There are several perceived barriers to effective utilization of adult day services. Many families and potential referral sources do not understand the service or fail to consider this option when long-term care is needed. Others have heard that it is 'expensive' when, in reality, few are turned away if cost is truly a barrier. Transportation may be a real or perceived barrier. Center staff can be particularly helpful in problem-solving transportation alternatives. The older person's reluctance to attend may present ethical dilemmas, but family caregivers can be reassured that encouragement to 'give it a try' almost always produces subsequent positive attitudes. Family caregivers may face their own ethical dilemmas about lost roles and empty daytime nests, but mature adult caregivers understand that older relatives have legitimate needs for 'a life' apart from family. Respite is a two-way street! Of course, some elders are truly home-bound, have very unstable health conditions, or present behaviors which cannot be resolved. Generally, centers cannot serve those who are combative, persistent wanderers, or those who are unable to attend with some regularity due to health or family issues.
Until recently, the impact of adult day services on individual lives has been recorded through rich, albeit anecdotal, stories of change over time. More objective evidence of positive program outcomes are emerging as centers develop methodologies to document other kinds of 'savings.' For example, Circle Center Adult Day Services (CCADS) has as a primary goal to delay or prevent nursing home placement, allowing program participants to live at home as long as possible. The Center uses the UAI to assess all participants. For the population served July 1, 1999 - June 30, 2000, 88% met nursing home admission criteria. If, instead, they had entered nursing homes, the Center prevented some 23,516 days of nursing home placement, a net savings for families and taxpayers of approximately $1,374,446. Outcomes for family caregivers were also positive. In confidential surveys, caregivers reported use of Center support and educational resources (100%), said the Center helped them cope (96%), met their needs for help with caregiving (96%), and helped them maintain valued life roles such as worker, caregiver, church member, and volunteer (100%).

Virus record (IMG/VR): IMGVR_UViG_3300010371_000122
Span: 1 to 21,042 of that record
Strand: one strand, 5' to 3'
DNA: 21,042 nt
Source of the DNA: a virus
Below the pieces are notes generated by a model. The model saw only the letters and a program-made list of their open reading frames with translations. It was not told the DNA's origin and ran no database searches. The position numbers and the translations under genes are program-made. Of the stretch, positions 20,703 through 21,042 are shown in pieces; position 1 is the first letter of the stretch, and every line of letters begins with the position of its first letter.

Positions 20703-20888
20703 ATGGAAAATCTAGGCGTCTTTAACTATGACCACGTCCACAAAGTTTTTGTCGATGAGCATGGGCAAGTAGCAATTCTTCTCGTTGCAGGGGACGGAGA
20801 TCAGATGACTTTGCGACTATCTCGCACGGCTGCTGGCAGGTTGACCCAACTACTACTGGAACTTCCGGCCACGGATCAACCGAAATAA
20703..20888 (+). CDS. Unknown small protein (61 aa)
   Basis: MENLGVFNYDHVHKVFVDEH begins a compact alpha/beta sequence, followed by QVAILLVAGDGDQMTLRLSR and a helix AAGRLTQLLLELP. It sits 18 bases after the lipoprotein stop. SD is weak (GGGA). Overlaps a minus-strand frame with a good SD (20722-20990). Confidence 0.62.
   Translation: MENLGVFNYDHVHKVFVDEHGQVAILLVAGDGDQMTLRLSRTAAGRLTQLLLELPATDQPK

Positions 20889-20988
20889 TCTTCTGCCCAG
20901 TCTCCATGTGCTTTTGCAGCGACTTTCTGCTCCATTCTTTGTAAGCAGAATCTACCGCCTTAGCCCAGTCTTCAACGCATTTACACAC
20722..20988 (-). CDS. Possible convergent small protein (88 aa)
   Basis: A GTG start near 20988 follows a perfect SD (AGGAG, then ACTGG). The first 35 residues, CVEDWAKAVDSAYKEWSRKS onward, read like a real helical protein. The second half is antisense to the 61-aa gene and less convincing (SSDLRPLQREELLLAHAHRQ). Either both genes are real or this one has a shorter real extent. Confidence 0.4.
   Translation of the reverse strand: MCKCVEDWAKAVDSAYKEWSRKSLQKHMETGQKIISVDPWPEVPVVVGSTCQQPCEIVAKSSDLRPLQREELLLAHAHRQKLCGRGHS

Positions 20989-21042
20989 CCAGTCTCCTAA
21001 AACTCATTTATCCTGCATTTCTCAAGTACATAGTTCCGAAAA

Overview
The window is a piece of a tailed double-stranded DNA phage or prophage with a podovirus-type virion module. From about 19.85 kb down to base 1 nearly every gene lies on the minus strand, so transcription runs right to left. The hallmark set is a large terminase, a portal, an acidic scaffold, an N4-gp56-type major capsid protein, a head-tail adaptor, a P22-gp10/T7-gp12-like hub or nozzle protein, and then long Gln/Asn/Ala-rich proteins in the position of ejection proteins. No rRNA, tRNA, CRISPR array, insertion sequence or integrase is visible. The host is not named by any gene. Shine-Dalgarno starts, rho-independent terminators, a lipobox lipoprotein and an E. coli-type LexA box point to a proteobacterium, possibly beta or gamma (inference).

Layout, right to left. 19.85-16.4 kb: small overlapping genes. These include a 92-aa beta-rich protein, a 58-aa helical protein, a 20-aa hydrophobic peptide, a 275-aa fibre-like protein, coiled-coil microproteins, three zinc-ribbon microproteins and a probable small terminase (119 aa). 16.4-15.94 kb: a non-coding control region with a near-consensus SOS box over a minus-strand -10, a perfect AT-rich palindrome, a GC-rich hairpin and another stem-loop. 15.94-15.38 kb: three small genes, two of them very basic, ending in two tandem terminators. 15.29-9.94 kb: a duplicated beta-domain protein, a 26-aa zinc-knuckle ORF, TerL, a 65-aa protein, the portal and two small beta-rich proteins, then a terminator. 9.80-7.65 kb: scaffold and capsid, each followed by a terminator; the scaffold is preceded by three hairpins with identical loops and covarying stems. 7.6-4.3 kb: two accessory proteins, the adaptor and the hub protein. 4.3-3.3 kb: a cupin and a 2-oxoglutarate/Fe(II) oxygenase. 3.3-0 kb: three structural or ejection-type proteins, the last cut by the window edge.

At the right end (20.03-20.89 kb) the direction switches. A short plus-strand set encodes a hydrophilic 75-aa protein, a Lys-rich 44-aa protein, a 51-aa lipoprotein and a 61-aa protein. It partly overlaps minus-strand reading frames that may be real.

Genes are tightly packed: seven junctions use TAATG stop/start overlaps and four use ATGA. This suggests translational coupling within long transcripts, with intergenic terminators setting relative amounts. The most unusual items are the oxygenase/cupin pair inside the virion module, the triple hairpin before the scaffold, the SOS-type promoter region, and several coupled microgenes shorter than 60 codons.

Mrs. B. is 82, has Alzheimer's, depression, and hypertension, and is cared for by her 83 year old husband. Mr. B. describes life before the center as a 'daily nightmare.' Mrs. B. paced, cried, and ruminated, unable to perform routine household and self-care tasks after a lifetime of caring for their home and family. An energetic man with many skills and interests, Mr. B. was essentially housebound and felt helpless to resolve his wife's emotional pain and confusion. Their adult children encouraged him to try adult day services, if only for his own respite. After a few weeks, Mr. B. and center staff agreed there had been dramatic changes in Mr. and Mrs. B.'s lives. Mrs. B. remained confused, but came to the center with enthusiasm, calling it 'school,' enjoyed simple activities, the companionship of other participants, and the affection and support of staff. The center nurse practitioner and the family's physician identified a medication regimen that effectively controlled Mrs. B.'s residual depression, anxiety, and sleeplessness. As Mrs. B. was dangerously underweight due to depression and self-feed problems, the center's occupational therapist resolved issues related to positioning, equipment, and pacing of meals. Mrs. B. began to gain weight. Occasional urinary incontinence was prevented with a scheduled voiding program which Mr. B. continues during his wife's time at home. Mr. B. reports feeling more in control, knowing that his wife is receiving daily nursing care and monitoring. He regularly attends the center's MSW-led family support group with other men who are also caring for their wives. The B.'s adult children are elated and wrote touching letters to the center staff, thanking them for 'giving both of our parents their lives back.'
Lory Phillippo, MPH, OTR/L, is a licensed occupational therapist with a masters degree in public health (health gerontology) and a certificate in gerontology, both from the University of Michigan. From 1980 - 2015, Lory was Executive Director of Circle Center Adult Day Services, a licensed, Medicaid certified, non-profit agency.